Like everything else, Nuclear energy has its drawbacks. Even after all the advantages have been put down, nuclear energy is yet to penetrate many countries. Countries have found it hard to adjust to this form of energy due to the reasons that follow.
The most significant is the great risk of a nuclear meltdown. A meltdown occurs when the fission reaction goes wrong due to lack of water as the coolant for the reaction. Fission produces large amounts of heat and thus water is used to cool the reactors. To look at the full impact of this, the 1986 Chernobyl disaster in Ukraine comes to mind.
The reactor in the Chernobyl event experienced an explosion on the unit 4 reactor. The April 26 explosion destroyed the entire reactor releasing the highest level of radiation to the environment. There were 56 direct deaths as a result according to the World Health Reports. Radiation exposure caused 600000 deaths to people in the radius of the radiation. A further 4000 cancer deaths are as a result of exposure to nuclear carcinogens. In a span of one week, the radioactive rays had covered the whole of Western Europe. In addition to this, a nuclear meltdown has other adverse effects; nuclear rain, contamination, death of forests and animals and the eventual evacuation of people in affected areas according to Buzzle.com.
Nuclear waste management has also turned out to be one of its major setbacks. Nuclear waste has to be stored and contained for thousands of years. This is done to reduce th risk that would come with exposing the material to the environment. The impact of this is that waste produced today has to be stored for generations to come. To try and imagine the amount of space required for the space for this waste is tasking.
The storage units are also specialized to avoid leaks and thus are expensive to build and maintain. The United States congress in 1982 established a national policy that was meant to solve the nuclear waste problem that had arisen. The nuclear waste Policy Act saw the building of the Yucca Mountain Repository in Nevada amid opposition from Nevadans who find it unfair since there are no nuclear plants in the area. This is one big setback because the site location will always be a topic of discussion, The Yucca Facility is yet to be opened, 11 Years past its opening date. Currently, nuclear plants have resulted to interim storage facilities for example dry cask storage facilities.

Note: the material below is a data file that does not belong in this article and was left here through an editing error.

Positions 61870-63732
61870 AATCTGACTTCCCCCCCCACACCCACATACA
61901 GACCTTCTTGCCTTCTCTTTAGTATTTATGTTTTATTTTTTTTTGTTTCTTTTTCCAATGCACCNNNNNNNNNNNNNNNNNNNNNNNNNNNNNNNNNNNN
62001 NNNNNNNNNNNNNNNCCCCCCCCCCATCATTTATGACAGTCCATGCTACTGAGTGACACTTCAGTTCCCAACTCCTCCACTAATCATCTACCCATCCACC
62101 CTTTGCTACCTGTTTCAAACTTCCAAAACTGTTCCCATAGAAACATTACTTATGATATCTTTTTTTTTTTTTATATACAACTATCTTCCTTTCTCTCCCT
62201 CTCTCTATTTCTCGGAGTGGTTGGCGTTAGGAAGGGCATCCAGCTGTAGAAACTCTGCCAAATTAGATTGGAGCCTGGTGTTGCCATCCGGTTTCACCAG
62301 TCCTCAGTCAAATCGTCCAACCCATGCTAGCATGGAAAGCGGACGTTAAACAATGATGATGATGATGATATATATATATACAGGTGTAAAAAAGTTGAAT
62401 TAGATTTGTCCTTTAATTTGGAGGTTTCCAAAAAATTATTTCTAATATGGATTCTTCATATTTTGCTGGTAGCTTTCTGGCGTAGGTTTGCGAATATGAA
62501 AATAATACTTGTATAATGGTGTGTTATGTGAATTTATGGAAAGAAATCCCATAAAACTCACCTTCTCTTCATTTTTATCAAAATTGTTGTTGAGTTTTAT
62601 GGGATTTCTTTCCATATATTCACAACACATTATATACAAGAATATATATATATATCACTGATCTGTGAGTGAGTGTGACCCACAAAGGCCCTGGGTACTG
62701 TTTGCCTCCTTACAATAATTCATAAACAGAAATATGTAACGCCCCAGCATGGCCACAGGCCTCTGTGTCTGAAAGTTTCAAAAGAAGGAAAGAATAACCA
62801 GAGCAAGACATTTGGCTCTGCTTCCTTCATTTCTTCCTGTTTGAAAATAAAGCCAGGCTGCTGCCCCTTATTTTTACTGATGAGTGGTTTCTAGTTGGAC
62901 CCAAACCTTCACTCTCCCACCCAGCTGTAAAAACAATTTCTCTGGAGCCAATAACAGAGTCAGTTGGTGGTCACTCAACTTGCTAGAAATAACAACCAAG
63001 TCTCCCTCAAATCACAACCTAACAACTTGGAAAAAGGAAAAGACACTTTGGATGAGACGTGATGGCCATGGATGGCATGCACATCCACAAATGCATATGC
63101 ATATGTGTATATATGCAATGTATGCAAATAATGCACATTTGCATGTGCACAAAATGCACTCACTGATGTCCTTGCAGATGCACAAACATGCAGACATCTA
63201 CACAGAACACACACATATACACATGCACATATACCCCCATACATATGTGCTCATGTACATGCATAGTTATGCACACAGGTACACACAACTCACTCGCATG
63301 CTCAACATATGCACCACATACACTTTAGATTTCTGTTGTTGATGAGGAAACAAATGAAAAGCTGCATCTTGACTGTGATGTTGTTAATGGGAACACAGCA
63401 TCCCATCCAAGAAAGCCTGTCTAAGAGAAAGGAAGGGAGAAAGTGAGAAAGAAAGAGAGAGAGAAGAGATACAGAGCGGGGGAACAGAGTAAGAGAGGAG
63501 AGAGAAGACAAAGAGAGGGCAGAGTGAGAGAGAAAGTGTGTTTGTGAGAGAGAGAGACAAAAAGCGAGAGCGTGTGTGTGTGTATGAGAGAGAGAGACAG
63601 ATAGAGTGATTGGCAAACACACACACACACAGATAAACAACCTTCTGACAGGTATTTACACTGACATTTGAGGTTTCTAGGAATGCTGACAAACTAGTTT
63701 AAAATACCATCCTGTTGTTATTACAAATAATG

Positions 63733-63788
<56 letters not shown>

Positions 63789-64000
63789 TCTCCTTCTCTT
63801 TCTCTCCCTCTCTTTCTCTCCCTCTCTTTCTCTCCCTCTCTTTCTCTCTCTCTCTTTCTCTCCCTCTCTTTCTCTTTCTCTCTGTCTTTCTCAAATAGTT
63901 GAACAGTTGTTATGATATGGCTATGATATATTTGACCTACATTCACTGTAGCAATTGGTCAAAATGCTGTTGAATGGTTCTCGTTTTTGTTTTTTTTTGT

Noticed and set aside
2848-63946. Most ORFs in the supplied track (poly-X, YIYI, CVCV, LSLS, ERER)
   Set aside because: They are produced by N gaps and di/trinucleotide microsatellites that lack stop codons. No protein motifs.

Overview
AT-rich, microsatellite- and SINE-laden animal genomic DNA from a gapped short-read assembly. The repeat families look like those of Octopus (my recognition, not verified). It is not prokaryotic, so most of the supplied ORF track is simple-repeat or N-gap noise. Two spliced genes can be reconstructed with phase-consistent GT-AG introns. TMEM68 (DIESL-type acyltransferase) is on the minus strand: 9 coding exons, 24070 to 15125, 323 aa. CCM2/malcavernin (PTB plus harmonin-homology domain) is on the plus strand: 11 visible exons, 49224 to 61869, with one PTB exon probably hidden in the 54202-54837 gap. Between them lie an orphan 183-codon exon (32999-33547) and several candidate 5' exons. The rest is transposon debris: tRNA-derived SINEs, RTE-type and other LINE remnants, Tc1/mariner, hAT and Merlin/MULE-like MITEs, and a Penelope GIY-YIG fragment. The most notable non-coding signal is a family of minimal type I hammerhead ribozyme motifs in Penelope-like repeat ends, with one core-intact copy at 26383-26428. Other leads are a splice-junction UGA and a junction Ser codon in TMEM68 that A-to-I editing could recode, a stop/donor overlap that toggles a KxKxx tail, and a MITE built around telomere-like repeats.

The fear that the nuclear power plants could fall in the hands of terrorists who would in turn produce nuclear weapons has been on the table since inception. Skeptics and critics alike believe that governments could use nuclear weapons like the Hiroshima bombings to gain power. The nuclear plans of Iran have continued to be under close scrutiny. With super powers fighting for world control and the fact that the same countries have nuclear technology, there is looming fear that countries could resort to nuclear weapons. It is speculated that most super powers already have secret nuclear weapon technology.
Nuclear energy is also a non-renewable source of energy according to Chamley. Uranium just like any other mineral occurs naturally in Canada and Australia and thus has the potential of being depleted by continuous mining without immediate replacement. Even though very small amounts are use at a time in nuclear reactors, if the demand could rise unexpectedly there is a great risk of a big unexpected shortage that could affect the consumers.
Nuclear reactors are still very expensive. The trend in the last 30 years has been that the cost of setting up nuclear reactors has increased by 15% yearly. The cost of installing a single reactor is a billion dollars. This is one reason why nuclear plans will only be founding developed countries as developing countries are financially strained. Apart from setting up expenses, running the plant is very expensive too. Specialized staff is the only ones who can be employed to ensure safety and integrity of the plants. Plant staff have to be trained regularly and the safety measures to ensure safety taken are financially straining. Measures such as the building of 4 feet walls around the reactor are expensive. Transporting and acquiring Uranium is all done in a specialized way that costs a lot to the plant management.